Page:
Mandan residents will get to decide the makeup of their local school board in the June election.
Four candidates are running for three open seats on the nine-person Mandan School Board after incumbent Bob Klemish declined to pursue another term. The other six seats are not up for election this year.
Challengers Darren Haugen and Ellie Shockley look to bring new ideas to the board, while incumbents Kama Hoovestol and Marnie Piehl hope to retain their seats.
Terms are three years long, and there is no limit to the number of terms a member may serve. Mandan School Board members are paid $4,000 per year.
Dealing with the effects and uncertainty of the coronavirus will be the biggest issue the board will have to decide on following the results of the June 9 election. Decisions will also need to be made on how to handle rising enrollment in the district and mental health for students, according to Superintendent Mike Bitz.
Mandan's state funding for the next school year is pretty well in place since the Legislature operates on a two-year budget cycle and funds had been appropriated in advance, Bitz said. Any major reduction in state funding would likely come after the Legislature meets in 2021, he said.
"We're going to have to work through that," Bitz said.
A more immediate concern for administrators is the uncertainty of how school will look in the fall. It's a constant topic of discussion among school officials, who communicate regularly about what's going on in their districts.
"We're having conversations right now with a lot of 'what-ifs,' but none of us know which 'if' its going to be," Bitz said. "Hopefully we're able to come back, but I don't know. I don't think anybody does."
Haugen is an assistant vice president at Starion Bank.
He is running for the school board to "give back to the community and school district which gave me the education to succeed." He believes as a banker, he is well-qualified to understand the financial challenges facing the school district.
Dealing with growing enrollment numbers within the school district while being a good steward of taxpayer money are the most important issues to him.
Haugen and his wife, Debra, have two adult children that both graduated from Mandan High School. He is chairman of the Mandan Renaissance Zone Committee and the North Dakota Bankers Association Services Board of Directors, and serves on the steering committee for the Mandan Main Street Project.
Shockley is an education researcher within the public sector.
She running for the school board because she developed a passion for public service after seeing how her work informs the decisions of elected officials. Her research has focused on education over the lifespan and teacher turnover and shortages.
Planning for the upcoming school year, addressing facility issues with the high school and safety for students and teachers are the biggest issues she's focusing on.
Shockley has two stepdaughters who attend Custer Elementary School. She is on the board of the North Dakota Women's Network, and is an active member of North Dakota United, the state's teacher union. She served on Gov. Doug Burgum's Task Force for Higher Education Governance in 2018. Shockley is a columnist for The Bismarck Tribune.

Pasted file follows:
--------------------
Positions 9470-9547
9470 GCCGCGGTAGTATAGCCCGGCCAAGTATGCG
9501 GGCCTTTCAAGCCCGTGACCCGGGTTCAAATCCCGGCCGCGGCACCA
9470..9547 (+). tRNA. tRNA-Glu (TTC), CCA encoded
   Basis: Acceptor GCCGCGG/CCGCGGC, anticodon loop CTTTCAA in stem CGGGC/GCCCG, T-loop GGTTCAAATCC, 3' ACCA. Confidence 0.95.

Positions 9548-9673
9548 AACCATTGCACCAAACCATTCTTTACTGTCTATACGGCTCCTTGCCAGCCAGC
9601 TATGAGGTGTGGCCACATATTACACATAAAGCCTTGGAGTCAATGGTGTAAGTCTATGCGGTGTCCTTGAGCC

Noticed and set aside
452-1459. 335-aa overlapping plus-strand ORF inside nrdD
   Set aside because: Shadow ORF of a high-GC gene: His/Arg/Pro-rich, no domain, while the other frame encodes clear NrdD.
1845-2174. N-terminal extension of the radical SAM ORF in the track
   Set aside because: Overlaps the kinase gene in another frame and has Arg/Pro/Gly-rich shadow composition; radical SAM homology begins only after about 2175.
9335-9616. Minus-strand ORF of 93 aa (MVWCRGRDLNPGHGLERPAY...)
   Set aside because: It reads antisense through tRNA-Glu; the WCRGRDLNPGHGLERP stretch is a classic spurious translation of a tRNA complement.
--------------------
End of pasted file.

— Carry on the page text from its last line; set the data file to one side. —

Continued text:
Hoovestol is a stay at home mom for her three kids. She previously worked as a teacher within Mandan Public Schools.
She is running for school board because she is passionate about education and wants to make sure all kids get the best schooling possible. She believes her experience on both sides of the aisle as both a teacher and school board member will serve her well.
The most important issues she sees going forward will be to develop procedures to keep students and staff safe while COVID-19 is still present. Better communication by the board with the general public on the construction of new school buildings will also be an important issue, she said.
Hoovestol has three kids who attend Fort Lincoln Elementary School. She is a current member on the Mandan School Board, and also serves as president of the PTO at Fort Lincoln Elementary.
Piehl is the head college relations specialist at Bismarck State College.
She’s running for the school board to support competitive salaries for teachers, programs to help older students plan their futures and literacy efforts that help all students. She believes her job as a professional communicator in higher education, as well as her experience with two terms on the school board, make her a valuable contributor.
The most important issues to her are helping every student find the right path for them, early childhood school readiness, facilities at the elementary and high school level and supporting teachers.
Piehl and her husband, Shadd, have three sons; one attends North Dakota State University, the other two are twins who will be freshmen at Mandan High School in the fall. Along with serving on the Mandan School Board, she’s also on the Bismarck-Mandan Chamber/EDC board.
Reach Bilal Suleiman at 701-250-8261 or Bilal.Suleiman@bismarcktribune.com
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